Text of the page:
CALIFORNIA, USA — Scammers are looking to take people's money, especially during natural disasters.
The Federal Trade Commission says Americans lost more than $8 billion to scammers last year.
Regulators are always on watch for the most popular scams happening now. Earlier this year, the National Consumers League put out its report on the top 10 scams.
"Some of the most popular scams are things like Internet merchandise scams. This is where scammers will put up merchandise like luxury goods or electronics or fashion or medications at deeply discounted prices and try to get you to click through and provide them with information or send them money," said John Breyault, with the National Consumers League.
Another popular scam is the so-called impersonation scam.
"These are scams where the fraudster will reach out to you claim to be with a government agency, the police, what they may be. They claim to be a doctor or a lawyer who's representing a family member who's in trouble," said Breyault.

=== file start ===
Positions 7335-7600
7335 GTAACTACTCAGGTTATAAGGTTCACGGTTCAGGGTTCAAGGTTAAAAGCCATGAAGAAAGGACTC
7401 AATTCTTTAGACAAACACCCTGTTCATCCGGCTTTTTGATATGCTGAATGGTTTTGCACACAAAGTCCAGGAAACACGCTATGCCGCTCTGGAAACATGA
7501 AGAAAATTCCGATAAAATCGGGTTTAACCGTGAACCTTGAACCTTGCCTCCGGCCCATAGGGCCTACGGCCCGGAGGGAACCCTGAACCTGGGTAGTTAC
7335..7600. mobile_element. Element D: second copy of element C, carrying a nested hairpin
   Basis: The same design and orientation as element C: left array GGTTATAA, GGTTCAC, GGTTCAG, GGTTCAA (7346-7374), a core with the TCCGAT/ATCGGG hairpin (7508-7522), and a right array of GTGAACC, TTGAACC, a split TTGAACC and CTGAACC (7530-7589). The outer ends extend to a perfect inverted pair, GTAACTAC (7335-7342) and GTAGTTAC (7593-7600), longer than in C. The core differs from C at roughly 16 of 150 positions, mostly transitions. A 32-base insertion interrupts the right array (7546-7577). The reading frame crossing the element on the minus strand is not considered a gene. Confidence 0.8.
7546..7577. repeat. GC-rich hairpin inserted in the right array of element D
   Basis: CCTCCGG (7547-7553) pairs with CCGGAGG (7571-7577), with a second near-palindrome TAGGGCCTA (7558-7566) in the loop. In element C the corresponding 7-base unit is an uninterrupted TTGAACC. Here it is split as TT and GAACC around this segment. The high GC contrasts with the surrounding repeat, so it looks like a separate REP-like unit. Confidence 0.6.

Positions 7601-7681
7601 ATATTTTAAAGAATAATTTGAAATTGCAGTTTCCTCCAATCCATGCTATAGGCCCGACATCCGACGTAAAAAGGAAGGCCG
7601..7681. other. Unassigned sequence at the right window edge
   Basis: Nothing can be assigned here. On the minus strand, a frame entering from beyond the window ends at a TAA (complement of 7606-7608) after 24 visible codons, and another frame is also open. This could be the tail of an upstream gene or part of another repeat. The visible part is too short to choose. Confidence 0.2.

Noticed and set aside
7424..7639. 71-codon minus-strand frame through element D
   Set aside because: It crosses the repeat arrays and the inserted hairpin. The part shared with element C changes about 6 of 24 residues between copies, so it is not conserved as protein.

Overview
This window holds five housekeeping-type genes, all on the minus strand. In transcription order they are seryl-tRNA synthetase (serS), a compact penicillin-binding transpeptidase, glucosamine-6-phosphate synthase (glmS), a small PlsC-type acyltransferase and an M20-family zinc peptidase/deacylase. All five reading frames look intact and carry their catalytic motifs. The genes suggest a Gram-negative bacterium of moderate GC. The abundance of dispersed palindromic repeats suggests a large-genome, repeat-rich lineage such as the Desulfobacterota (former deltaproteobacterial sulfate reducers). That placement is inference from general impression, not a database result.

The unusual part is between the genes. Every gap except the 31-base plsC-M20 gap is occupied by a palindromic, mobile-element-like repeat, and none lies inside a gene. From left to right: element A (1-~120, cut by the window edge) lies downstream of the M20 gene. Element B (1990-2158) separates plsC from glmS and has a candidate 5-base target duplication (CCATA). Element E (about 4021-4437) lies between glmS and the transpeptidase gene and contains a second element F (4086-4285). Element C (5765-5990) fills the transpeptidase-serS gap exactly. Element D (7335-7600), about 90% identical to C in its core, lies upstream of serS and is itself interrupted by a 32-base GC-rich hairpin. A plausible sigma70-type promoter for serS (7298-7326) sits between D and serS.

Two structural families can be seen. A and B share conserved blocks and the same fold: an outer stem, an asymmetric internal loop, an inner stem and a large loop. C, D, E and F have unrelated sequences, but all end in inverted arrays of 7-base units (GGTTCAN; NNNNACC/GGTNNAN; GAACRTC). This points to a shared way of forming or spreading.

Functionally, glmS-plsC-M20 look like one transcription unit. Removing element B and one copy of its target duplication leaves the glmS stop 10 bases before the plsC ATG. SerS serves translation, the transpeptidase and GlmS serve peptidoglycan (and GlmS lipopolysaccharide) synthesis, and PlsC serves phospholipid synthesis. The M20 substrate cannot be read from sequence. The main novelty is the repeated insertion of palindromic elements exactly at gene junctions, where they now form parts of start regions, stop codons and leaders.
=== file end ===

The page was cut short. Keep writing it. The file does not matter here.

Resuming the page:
One of the fastest growing scams involves cryptocurrency.
"It seems every day you have people who are trying to get you to send money to these bogus online cryptocurrency exchanges with promises of huge risk free returns," said Breyault. "But it turns out all you're doing is sending your money to a scammer, and you never get your money back."
Fraudsters like to take advantage of holidays to scam people and also to try to exploit bad news, like natural disasters.
"We very quickly see scammers who do things like charity scams or maybe claim to be someone who lost a lot of money in one of these disasters, but they need your help to get it back and you'll get a cut of it," said Breyault.
Experts say that we are all vulnerable to fraud.
"None of us, no matter how smart we think we are, are without risk when it comes to falling victim to these scams," said Breyault.
When it comes to scams related to weather or natural disasters, keep a close eye on prices. California Attorney General Rob Bonta warns against illegal price gouging. California law generally says it's illegal to charge more than 10% for the price of an item's cost before an emergency declaration. It's 50% if the item only started selling after the declaration.